Tia Ghose reports from ASHG2012:
To answer that question, Sikora's team sequenced Ötzi's entire genome and compared it with those from hundreds of modern-day Europeans, as well as the genomes of a Stone Age hunter-gatherer found in Sweden, a farmer from Sweden, a 7,000-year-old hunter-gatherer iceman found in Iberia, and an Iron Age man found in Bulgaria.
The team confirmed that, of modern people, Sardinians are Ötzi's closest relatives. But among the prehistoric quartet, Ötzi most closely resembled the farmers found in Bulgaria and Sweden, while the Swedish and Iberian hunter-gatherers looked more like present-day Northern Europeans.Any ASHG attendees want to add any interesting details from the presentation? Comment away or e-mail me.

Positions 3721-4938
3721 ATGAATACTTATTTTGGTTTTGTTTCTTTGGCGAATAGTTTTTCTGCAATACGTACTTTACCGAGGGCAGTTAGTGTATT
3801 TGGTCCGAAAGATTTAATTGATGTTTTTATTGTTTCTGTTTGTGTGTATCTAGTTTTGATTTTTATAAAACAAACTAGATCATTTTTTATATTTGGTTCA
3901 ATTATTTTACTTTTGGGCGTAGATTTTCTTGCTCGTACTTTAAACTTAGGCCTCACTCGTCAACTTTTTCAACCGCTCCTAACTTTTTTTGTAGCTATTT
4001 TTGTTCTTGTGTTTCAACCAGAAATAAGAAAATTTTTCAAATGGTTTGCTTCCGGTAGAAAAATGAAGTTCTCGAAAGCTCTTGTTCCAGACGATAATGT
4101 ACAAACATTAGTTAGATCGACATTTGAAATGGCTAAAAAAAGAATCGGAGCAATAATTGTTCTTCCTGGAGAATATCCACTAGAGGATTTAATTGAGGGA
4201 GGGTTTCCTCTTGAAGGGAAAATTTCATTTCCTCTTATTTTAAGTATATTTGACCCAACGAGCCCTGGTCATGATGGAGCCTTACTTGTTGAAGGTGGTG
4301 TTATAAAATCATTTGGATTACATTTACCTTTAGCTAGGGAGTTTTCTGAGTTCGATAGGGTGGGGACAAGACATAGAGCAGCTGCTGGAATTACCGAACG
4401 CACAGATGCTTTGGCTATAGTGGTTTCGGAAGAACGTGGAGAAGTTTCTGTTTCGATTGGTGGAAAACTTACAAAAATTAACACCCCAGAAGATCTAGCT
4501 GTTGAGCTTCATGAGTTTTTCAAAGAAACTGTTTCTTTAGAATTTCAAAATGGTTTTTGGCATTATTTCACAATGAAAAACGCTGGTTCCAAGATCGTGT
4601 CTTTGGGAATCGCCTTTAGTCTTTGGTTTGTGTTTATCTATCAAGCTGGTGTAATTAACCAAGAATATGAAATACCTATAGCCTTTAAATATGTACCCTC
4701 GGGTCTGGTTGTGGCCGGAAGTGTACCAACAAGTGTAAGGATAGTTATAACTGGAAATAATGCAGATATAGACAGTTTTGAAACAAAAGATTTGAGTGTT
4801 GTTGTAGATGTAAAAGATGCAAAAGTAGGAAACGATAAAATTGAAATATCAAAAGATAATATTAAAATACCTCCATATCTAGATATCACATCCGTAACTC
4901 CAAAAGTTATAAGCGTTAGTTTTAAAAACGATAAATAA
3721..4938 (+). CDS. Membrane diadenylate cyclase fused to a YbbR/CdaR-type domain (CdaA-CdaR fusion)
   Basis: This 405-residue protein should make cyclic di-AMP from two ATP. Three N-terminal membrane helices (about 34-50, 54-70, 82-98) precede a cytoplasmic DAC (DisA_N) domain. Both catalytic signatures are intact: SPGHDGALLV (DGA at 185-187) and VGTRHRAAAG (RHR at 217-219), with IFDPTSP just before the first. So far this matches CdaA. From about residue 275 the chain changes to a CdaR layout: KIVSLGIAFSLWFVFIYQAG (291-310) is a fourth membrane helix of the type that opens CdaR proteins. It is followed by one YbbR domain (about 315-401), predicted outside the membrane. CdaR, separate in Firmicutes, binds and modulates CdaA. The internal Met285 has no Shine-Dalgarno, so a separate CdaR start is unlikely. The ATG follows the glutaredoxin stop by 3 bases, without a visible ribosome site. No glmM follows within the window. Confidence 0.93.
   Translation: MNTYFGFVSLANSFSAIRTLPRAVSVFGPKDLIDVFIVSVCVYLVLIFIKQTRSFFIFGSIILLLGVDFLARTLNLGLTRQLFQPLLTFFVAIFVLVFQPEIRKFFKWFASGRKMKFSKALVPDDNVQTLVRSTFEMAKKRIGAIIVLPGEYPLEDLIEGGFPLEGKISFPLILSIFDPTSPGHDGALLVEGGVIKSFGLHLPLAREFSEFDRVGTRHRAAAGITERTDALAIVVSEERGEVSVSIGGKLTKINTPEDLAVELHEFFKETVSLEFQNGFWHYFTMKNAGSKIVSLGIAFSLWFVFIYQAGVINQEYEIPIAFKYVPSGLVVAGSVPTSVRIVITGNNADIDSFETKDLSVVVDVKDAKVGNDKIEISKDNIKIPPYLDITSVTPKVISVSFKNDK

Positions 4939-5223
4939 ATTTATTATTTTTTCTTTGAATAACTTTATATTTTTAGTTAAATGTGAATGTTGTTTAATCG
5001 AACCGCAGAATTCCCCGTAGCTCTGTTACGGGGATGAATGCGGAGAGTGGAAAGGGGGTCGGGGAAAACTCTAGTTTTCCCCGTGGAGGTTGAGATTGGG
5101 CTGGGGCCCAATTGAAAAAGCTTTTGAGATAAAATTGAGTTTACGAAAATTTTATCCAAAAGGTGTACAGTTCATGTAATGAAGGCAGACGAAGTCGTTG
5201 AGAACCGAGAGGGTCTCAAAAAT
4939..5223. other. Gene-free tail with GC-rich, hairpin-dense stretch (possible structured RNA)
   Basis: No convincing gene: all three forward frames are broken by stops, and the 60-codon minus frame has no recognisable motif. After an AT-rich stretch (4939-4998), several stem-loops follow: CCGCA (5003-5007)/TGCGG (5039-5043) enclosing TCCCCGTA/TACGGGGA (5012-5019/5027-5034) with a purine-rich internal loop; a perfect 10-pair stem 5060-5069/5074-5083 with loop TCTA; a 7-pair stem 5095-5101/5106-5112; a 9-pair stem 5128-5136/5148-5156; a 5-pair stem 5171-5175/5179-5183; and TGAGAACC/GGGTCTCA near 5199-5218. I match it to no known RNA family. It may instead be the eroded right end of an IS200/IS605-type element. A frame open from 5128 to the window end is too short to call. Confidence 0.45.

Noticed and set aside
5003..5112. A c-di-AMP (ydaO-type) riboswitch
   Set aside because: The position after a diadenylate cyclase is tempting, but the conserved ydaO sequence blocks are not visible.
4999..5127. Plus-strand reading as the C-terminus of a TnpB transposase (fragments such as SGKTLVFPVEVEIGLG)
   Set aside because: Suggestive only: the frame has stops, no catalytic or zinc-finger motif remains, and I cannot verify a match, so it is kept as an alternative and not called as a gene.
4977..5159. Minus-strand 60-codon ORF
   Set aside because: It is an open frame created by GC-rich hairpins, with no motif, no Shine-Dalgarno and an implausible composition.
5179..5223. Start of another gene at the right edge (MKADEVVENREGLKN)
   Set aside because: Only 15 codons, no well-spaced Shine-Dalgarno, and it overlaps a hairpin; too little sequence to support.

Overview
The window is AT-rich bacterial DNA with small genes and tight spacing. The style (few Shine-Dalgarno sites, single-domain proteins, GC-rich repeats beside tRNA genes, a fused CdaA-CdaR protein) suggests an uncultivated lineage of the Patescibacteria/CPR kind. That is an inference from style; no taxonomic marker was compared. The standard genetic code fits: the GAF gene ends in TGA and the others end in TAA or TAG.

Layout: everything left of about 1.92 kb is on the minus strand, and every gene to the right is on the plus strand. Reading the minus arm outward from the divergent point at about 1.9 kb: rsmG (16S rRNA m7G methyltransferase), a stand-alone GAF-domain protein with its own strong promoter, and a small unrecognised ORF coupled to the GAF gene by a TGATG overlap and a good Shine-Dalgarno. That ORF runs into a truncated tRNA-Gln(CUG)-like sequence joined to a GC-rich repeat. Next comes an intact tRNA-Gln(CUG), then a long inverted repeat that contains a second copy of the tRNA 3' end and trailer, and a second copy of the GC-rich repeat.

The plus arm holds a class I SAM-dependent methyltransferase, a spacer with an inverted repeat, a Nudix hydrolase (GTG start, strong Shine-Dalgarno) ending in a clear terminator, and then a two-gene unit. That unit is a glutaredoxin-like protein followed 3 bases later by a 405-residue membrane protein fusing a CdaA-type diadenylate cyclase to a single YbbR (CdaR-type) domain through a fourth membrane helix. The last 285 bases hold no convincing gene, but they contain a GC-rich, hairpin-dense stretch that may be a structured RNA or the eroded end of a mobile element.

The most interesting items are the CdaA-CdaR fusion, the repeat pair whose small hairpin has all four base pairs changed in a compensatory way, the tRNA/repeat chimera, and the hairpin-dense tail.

The findings add to a growing body of evidence showing that farming played a major role in shaping the people of Europe, said Chris Gignoux, a geneticist at the University of California San Francisco, who was not involved in the study.
"I think it's really intriguing," Gignoux said. "The more that people are sequencing these ancient genomes from Europe, that we're really starting to see the impact of farmers moving into Europe."